Once you get past the hype, there's little chance for long-term gain with this stock.
VIDEO ON MSN MONEY
Two, six, eight, who do we appreciate? A company that does complex things extremely well.
By Rex Moore
II-VI (IIVI) (pronounced "two-six") is really in the business of expertise -- expertise in dealing with incredibly complex materials and high-precision components. That right there should perk up your investing ears, because it suggests a core competence that competitors can't easily duplicate. I'm impressed enough to be adding shares to my real-money Rising Stars portfolio.
The company's products serve variety of industries, from medicine to the military. Many of them are laser-related, used for cutting, drilling, welding, and even detecting shoulder-launched missiles aimed at low-flying aircraft. II-VI also produces the compound semiconductor materials required for these components to operate, including selenium, tellurium, and silicon carbide. (In fact, the company took its name from columns II and VI of the Periodic Table of Elements, which combine for compounds such as cadmium telluride and zinc selenide.)
With Washington gridlocked over the budget and with a shutdown looming Friday, here's a look at the likely impact on stocks and the economy.
The politicos seem hellbent on repeating the 1995 experience and shutting down the federal government starting Friday. A series of frantic powwows at the White House between President Barack Obama and congressional leaders have failed to secure a deal. And with the budget debate shifting from fiscal 2011 to the 2012 budget -- where the discussion has shifted from billions to trillions in spending cuts -- the two parties are headed straight for a brutal, drawn-out fight.
With the economy and corporate profits looking increasingly fragile as inflationary pressures build and consumer confidence plummeting, now is just not a good time to furlough nonessential government workers and shutter national parks.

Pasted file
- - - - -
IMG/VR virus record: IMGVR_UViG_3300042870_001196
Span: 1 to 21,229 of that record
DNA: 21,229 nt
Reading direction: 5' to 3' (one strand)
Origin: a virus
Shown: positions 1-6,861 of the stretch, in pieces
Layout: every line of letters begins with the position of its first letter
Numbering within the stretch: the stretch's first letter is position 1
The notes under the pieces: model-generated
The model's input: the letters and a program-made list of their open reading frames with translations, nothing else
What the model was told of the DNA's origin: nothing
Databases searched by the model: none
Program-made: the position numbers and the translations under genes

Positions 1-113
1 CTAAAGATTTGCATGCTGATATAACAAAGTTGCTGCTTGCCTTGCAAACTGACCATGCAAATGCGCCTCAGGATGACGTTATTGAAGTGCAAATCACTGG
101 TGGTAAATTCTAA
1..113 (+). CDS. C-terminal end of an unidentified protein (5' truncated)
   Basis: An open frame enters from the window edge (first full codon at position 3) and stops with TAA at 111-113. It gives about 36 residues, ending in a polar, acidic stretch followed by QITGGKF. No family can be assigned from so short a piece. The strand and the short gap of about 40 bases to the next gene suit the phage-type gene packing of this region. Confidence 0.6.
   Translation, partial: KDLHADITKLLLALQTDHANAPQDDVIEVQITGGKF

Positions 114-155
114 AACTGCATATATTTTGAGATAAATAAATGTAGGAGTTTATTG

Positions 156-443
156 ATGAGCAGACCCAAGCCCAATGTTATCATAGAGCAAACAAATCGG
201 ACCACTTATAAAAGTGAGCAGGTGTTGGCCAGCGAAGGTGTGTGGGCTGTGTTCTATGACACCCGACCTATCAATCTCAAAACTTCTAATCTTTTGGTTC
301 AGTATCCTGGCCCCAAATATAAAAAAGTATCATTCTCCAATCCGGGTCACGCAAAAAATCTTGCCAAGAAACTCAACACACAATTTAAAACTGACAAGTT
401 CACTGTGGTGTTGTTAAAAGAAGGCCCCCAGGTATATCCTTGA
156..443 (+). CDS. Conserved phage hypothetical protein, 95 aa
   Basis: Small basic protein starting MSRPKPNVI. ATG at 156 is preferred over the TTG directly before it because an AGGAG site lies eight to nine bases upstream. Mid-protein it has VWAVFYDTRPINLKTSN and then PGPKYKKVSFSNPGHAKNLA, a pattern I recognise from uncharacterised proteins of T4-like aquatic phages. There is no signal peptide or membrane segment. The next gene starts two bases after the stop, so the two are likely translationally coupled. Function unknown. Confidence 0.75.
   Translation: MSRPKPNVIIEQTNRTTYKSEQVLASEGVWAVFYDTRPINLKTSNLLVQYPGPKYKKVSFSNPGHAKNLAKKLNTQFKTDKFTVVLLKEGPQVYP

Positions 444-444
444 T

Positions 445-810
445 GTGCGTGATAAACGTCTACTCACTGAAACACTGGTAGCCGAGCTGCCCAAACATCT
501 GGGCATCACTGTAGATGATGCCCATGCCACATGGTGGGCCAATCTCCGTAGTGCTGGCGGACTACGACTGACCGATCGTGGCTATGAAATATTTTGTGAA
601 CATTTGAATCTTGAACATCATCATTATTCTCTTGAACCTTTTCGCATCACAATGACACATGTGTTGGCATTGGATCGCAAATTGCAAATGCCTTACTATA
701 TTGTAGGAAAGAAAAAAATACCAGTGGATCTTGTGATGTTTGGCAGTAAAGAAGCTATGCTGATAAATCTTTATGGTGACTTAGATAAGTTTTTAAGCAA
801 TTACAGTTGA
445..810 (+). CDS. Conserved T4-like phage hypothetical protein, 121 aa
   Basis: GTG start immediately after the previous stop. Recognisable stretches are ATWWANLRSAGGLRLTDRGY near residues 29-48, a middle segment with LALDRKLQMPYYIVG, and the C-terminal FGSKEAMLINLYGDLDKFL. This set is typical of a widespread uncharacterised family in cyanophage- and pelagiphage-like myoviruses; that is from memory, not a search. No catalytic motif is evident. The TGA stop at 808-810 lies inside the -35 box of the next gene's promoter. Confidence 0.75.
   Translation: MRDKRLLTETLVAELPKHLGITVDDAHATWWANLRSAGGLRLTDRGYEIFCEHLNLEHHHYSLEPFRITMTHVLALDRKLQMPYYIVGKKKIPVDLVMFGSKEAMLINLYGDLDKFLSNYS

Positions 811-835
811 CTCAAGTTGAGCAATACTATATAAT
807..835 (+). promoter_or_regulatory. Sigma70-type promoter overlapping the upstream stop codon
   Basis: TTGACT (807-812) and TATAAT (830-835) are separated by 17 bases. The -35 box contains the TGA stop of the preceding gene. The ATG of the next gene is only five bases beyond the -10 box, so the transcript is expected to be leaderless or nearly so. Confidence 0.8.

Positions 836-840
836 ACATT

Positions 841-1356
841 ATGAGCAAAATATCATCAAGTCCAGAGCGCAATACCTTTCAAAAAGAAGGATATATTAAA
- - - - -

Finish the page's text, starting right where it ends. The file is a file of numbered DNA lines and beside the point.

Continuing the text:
The good news is that history shows a government shutdown doesn't really have an impact on the stock market. The bad news is that it could have a meaningful effect on Q2 GDP growth (Q1 growth is already looking pretty weak). And, of course, the acrimony sets the stage for an epic fight over the Treasury's $14.3 trillion debt ceiling, which will be reached "no later than May 16" unless Congress acts to extend it. Here's what to expect.
A trend that began last year looks set to continue, according to the World Silver Survey.
By Alix Steel, TheStreet
World investment demand drove silver prices higher in 2010 and the trend is on track to continue in 2011, according to the World Silver Survey by GFMS Research Group.
Silver investment jumped 40% to 279.3 million troy ounces in 2010, or $5.6 billion, while silver prices surged 80%. Net investment demand was led by a 24% increase in ETF holdings to 582.6 million ounces, followed by coin and metal demand, which rose 28% to 101.3 million ounces, and rounded out by 55.6 million ounces worth of bullion bars.
"The biggest news was the significant growth in investment demand," says Philip Klapwijk, the executive chairman of GFMS, "something that has continued, of course, in the first quarter of 2011."
Strategists share their views on where to invest when the Federal Reserve ends its $600 billion bond-purchase program.
By Shanthi Bharatwaj, TheStreet
But market analysts say investors should continue to bet on stocks and commodities even after the Federal Reserve ends its $600 billion bond-buying program -- known as QE2 -- as bonds will prove to be an unsafe alternative.
A combination of recovery expectations, inflation risks and worries about the massive federal deficit have been pressuring bonds and lifting yields -- bond prices and yields share an inverse relationship. But with the Fed stepping in to buy up Treasury notes, analysts say the rise in yields has been relatively modest. The intention of the Fed's purchases is to dampen interest rates so as not to threaten an economic rebound.
Enjoy the move into financial and tech stocks, but don't overstay your welcome.
Can I just say that this is one of the wackiest markets I have ever seen? Look, I get tech. Texas Instruments (TXN) tore the heart out of those who are betting against it. Oclaro's (OCLR) rally for some investors meant that the most punishing tech sell-off has to be over. Maybe someone actually does want to take a run at Finisar (FNSR).
Oh, and speaking of flicking a switch, we now are all happy with Cisco's (CSCO) John Chambers because he has realized what we all knew: The company's strategy was failing. The conviction the market has in this guy is amazing. They even took arch-rival Juniper Networks (JNPR) down on it!
I still respect the seasonality, the supply chain and the personal computer and potential tablet gluts as real issues. But the Texas Instruments-National Semiconductor (NSM) issue shows that these companies are loaded with cash and are doing something about it.